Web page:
Posted: Fri Jun 14, 2019 10:10 pm
by Dual Port
I'm up front now. The main power feed usually goes to the fusebox, then the HL switch, then finally the ignition switch. The more connections you put in a circuit the more voltage drop you'll have. I split the main power feed into three so everything gets uninterrupted power.

It's not unusual when soldering big 10 ga wires together to get big spikes sticking off the solder job like a cowlick on a kids haircut. These would be able to poke a hole through the shrink tube.
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Use a whizzer pad to buff them smooth.
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The three leads are for the fusebox, iggy switch and HL switch. This one gets two layers of shrink tubing. I keep white Formica handy for shooting pictures.
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Those are some fugly switches, gotta buff the terminals for a good connection.
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Fugging clean.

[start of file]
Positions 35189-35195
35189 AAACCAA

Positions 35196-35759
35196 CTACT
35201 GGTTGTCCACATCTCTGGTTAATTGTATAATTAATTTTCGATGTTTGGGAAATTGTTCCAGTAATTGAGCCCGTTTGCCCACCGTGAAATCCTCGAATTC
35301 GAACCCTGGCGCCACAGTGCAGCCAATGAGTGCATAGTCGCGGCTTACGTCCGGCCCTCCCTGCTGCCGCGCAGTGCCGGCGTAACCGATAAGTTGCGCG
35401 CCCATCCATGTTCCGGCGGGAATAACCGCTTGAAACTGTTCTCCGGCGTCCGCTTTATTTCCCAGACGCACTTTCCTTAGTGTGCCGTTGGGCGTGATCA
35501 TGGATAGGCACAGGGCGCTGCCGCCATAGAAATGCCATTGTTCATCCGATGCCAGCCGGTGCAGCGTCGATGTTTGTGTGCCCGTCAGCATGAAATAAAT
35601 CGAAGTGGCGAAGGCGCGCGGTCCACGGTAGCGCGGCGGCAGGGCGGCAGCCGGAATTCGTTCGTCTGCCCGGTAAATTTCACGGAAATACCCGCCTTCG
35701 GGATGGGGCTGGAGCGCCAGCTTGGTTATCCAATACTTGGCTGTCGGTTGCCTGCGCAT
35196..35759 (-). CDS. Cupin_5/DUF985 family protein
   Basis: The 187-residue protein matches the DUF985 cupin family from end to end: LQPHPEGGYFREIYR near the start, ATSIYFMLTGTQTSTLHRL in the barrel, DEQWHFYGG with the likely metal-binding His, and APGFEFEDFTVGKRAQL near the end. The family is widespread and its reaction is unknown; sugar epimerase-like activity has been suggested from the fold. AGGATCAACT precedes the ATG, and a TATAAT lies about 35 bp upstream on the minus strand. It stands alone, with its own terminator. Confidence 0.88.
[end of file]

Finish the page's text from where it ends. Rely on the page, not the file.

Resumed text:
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Inside the dash: You want the gas gauge to work correctly? It needs a ground. Think it's going to find one here? NFW.
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Buff that stuff, and the wiper switch mount, too, or they won't park.
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Probably a good time to make sure the fuel sender is good, the range is 0 to about 80 ohms. 53 ohms means it's good and he's got about 1/3 of a tank of fuel.
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Iggy switch ready to go in with its new direct power feed and shrink tube on the other spades. Once again this is right near lots of grounds so it needs to be protected.
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Did he have electrical issues? It should have 6 white (8 amp) and two red (16 amp) fuses. The abundance of 16s and a blue 25 means he had issues. Look at the corrosion on those reds, I buff the ends of even new fuses when I put them in.:mrgreen:
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More to come.

Re: Vegas Bus

Posted: Sat Jun 15, 2019 8:30 am
by Six Volt
Great stuff! :D These electrical seminars are really helpful.